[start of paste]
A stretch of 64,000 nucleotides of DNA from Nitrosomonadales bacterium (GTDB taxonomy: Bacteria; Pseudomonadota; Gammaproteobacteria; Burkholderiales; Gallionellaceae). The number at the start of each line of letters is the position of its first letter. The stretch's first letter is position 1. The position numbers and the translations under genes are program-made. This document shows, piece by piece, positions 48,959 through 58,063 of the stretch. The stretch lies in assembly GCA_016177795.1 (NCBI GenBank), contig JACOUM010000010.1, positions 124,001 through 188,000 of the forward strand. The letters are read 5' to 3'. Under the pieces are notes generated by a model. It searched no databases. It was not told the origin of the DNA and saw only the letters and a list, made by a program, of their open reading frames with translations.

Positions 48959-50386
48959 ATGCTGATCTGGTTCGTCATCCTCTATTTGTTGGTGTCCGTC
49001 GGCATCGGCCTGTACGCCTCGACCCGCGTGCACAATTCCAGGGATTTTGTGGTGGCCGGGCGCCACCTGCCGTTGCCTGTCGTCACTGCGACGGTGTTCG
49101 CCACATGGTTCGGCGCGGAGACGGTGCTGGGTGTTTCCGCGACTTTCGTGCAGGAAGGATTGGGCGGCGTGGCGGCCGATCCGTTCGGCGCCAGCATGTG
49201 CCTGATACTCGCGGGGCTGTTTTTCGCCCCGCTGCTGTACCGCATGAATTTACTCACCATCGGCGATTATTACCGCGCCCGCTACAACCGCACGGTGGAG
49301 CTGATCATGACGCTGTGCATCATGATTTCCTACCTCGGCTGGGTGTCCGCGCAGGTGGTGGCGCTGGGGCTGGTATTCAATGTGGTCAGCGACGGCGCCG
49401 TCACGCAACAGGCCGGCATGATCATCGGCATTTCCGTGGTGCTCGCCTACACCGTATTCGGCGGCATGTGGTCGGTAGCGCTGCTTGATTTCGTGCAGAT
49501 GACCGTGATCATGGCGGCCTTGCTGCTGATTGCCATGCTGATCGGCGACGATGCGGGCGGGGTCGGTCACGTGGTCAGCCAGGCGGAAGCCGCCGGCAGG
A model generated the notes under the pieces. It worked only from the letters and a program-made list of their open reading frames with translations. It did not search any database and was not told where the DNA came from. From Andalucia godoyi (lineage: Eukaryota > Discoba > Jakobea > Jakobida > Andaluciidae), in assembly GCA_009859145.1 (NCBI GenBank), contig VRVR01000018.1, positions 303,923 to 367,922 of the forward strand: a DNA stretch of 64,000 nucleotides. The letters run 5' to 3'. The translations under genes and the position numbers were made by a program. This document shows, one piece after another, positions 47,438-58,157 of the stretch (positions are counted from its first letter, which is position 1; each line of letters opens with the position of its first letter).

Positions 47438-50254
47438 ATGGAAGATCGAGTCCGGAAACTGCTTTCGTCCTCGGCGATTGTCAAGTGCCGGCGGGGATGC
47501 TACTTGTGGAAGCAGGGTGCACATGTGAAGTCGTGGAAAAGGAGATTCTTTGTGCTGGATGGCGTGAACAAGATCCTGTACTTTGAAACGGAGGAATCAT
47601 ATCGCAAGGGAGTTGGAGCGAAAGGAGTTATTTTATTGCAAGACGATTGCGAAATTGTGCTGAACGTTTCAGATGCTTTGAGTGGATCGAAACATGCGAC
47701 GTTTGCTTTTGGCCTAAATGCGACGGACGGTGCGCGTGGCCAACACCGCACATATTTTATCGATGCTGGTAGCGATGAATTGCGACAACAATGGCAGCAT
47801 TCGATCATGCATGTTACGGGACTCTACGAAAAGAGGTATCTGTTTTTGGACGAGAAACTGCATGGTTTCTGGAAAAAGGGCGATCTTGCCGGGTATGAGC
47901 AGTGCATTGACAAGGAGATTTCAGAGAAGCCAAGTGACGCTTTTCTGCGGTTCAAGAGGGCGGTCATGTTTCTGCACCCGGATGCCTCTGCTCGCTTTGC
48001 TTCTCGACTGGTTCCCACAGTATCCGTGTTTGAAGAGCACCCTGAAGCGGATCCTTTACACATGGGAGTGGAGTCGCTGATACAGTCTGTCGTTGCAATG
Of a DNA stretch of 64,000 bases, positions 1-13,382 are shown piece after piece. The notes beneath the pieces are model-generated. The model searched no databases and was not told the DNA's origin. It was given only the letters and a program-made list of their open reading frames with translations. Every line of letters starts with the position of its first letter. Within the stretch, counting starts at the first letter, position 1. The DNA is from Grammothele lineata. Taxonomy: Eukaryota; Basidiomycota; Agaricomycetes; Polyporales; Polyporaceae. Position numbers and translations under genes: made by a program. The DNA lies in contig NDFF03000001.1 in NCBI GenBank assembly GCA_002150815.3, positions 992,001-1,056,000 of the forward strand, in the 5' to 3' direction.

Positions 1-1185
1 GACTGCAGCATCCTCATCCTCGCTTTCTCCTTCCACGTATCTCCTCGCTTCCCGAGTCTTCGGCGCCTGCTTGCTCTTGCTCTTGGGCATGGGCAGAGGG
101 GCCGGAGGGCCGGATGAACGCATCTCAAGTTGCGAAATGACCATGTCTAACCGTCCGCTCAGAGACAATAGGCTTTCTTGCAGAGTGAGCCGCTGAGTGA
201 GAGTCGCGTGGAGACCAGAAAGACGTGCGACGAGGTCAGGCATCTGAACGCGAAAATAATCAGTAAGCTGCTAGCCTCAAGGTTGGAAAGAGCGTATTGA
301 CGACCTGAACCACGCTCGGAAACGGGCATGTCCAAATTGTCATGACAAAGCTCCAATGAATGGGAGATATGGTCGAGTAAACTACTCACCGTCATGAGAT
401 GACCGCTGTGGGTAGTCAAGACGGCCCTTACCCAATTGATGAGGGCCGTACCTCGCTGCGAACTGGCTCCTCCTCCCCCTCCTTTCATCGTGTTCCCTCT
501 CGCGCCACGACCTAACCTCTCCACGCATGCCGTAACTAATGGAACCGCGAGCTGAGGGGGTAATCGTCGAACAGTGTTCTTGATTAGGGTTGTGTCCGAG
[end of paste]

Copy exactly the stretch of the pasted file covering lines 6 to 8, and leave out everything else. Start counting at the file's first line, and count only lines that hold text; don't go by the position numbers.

49201 CCTGATACTCGCGGGGCTGTTTTTCGCCCCGCTGCTGTACCGCATGAATTTACTCACCATCGGCGATTATTACCGCGCCCGCTACAACCGCACGGTGGAG
49301 CTGATCATGACGCTGTGCATCATGATTTCCTACCTCGGCTGGGTGTCCGCGCAGGTGGTGGCGCTGGGGCTGGTATTCAATGTGGTCAGCGACGGCGCCG
49401 TCACGCAACAGGCCGGCATGATCATCGGCATTTCCGTGGTGCTCGCCTACACCGTATTCGGCGGCATGTGGTCGGTAGCGCTGCTTGATTTCGTGCAGAT